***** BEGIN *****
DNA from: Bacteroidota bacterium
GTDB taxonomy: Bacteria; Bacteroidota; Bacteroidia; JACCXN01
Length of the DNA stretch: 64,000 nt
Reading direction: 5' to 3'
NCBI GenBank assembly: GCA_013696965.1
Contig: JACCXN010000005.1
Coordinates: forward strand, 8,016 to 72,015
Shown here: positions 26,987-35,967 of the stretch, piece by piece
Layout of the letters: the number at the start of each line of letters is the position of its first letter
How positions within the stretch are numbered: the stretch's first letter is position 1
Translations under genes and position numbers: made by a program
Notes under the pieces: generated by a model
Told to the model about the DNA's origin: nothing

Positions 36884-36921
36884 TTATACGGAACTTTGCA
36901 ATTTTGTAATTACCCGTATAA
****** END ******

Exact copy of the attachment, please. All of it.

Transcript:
DNA from: Bacteroidota bacterium
GTDB taxonomy: Bacteria; Bacteroidota; Bacteroidia; JACCXN01
Length of the DNA stretch: 64,000 nt
Reading direction: 5' to 3'
NCBI GenBank assembly: GCA_013696965.1
Contig: JACCXN010000005.1
Coordinates: forward strand, 8,016 to 72,015
Shown here: positions 26,987-35,967 of the stretch, piece by piece
Layout of the letters: the number at the start of each line of letters is the position of its first letter
How positions within the stretch are numbered: the stretch's first letter is position 1
Translations under genes and position numbers: made by a program
Notes under the pieces: generated by a model
Told to the model about the DNA's origin: nothing

Positions 36884-36921
36884 TTATACGGAACTTTGCA
36901 ATTTTGTAATTACCCGTATAA